Saturday, December 20, 2014

10. All the Small Things (aka squid and perverts)

And no, this post isn't about public baths in Japan. 

Before coming to Japan, I had heard all sorts of things.  I had heard that used schoolgirl panties were sold in vending machines, and that everything was super technologically advanced.  So far the vending machines have been disappointingly food-oriented for the most part, and some of the teachers at the schools here think email is unnecessary.  However, I did find a vending machine that sold beer without requiring an ID, which I still think is hilarious.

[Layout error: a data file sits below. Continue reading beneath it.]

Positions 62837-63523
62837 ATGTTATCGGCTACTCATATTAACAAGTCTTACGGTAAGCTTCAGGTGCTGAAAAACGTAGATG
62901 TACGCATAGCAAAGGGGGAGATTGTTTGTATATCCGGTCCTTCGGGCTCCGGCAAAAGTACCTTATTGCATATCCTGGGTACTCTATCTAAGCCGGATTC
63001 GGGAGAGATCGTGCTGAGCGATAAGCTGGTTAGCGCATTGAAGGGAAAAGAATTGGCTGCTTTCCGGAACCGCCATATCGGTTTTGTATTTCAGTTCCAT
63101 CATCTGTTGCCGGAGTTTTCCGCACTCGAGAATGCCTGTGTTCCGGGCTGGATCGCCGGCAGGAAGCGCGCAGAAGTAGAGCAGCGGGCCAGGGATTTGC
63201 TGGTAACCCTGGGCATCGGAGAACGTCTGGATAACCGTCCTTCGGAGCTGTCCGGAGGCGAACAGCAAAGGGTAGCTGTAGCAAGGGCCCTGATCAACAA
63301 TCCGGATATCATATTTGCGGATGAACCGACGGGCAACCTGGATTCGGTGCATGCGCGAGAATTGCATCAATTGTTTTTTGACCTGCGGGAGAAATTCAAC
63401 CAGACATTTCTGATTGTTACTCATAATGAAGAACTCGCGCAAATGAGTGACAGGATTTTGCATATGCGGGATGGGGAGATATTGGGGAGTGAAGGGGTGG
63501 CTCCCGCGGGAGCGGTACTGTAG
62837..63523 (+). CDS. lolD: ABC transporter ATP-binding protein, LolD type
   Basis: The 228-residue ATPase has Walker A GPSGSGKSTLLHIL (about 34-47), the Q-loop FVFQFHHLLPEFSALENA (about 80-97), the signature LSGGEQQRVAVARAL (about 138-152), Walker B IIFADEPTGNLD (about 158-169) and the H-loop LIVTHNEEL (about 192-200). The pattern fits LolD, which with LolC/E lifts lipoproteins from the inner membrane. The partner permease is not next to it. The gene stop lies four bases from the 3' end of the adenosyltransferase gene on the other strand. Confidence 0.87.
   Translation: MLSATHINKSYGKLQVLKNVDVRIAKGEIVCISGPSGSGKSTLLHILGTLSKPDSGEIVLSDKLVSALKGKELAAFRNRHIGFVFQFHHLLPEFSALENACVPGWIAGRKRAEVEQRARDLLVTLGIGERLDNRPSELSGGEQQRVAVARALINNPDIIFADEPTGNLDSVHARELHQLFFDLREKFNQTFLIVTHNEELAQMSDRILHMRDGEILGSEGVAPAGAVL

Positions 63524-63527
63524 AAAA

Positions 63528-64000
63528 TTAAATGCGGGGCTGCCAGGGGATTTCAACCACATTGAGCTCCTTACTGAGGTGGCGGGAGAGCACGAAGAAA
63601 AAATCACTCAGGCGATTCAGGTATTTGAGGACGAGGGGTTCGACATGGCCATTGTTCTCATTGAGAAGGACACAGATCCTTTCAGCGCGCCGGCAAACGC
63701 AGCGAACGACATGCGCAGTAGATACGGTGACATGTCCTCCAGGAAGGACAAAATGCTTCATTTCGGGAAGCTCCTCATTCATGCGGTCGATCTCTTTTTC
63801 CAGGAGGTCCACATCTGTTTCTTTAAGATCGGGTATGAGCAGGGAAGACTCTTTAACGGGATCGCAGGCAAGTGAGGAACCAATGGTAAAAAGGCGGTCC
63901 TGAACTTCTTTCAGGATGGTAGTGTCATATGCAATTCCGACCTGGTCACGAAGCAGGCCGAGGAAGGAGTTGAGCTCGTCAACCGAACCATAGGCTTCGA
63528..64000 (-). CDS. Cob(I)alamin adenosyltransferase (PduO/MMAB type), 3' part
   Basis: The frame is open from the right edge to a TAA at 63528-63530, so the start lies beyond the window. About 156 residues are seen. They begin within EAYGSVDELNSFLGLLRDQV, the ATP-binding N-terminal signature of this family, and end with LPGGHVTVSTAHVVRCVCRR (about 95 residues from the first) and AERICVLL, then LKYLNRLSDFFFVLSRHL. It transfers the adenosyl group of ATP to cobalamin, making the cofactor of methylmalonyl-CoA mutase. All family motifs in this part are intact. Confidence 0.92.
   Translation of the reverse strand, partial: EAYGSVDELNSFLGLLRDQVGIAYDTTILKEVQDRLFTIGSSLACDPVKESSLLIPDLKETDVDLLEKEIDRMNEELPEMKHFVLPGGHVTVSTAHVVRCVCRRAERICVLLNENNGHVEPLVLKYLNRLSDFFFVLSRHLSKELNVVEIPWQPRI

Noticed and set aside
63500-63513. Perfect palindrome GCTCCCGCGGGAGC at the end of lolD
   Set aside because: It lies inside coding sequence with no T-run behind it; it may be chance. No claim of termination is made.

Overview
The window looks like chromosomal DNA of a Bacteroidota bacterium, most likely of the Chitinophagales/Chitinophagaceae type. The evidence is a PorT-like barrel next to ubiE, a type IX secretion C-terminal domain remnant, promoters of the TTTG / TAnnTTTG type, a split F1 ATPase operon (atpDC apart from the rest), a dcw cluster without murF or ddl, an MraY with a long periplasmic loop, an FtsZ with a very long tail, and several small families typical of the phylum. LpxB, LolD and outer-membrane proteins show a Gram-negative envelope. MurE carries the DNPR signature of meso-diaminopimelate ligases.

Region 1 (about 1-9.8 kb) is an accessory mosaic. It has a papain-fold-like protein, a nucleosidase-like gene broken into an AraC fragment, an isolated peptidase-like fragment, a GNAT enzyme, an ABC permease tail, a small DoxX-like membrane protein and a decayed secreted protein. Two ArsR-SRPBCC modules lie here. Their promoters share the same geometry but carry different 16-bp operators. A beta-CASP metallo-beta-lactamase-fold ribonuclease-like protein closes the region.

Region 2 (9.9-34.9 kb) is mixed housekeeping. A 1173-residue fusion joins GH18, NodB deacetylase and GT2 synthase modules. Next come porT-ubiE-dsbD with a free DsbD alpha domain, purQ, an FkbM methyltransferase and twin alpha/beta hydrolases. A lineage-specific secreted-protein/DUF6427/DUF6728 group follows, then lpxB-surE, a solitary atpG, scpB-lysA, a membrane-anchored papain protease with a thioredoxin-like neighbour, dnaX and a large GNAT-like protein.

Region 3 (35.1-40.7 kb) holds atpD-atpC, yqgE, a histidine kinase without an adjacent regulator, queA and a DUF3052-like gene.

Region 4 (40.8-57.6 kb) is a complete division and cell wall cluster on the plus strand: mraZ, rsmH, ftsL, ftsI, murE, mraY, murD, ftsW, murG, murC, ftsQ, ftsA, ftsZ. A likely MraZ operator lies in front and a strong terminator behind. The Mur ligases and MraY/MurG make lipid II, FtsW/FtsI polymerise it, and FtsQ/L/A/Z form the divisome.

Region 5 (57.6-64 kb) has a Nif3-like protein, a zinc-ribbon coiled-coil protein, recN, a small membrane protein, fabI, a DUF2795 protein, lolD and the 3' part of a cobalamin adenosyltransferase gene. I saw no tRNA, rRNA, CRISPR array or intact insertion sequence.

Here you go, kids! $1 USD
I have seen my fair share of unnecessarily high-tech things and total cultural disconnects, but a lot of what surprised me was the little things that I didn't expect to be different.

First up.  Groceries.

It's impossible to find anything, because all the writing is in Japanese, first of all.  I found this thing next to the jelly that looked like peanut butter, but turned out to be peanut-flavored frosting.  Not as delicious as you think.  I eventually did find peanut butter, but it was roughly the same price per kilogram as cocaine and similarly difficult to find.

The fruit here can be pretty expensive.  I've seen watermelons go for $50 USD a melon, but usually they're closer to $20.  Often the fruit that we would normally buy is a lot more expensive, but also dressed nicer.  Many apples have their own (usually pink) sweaters:

Oh honey.  Pink is really not your color.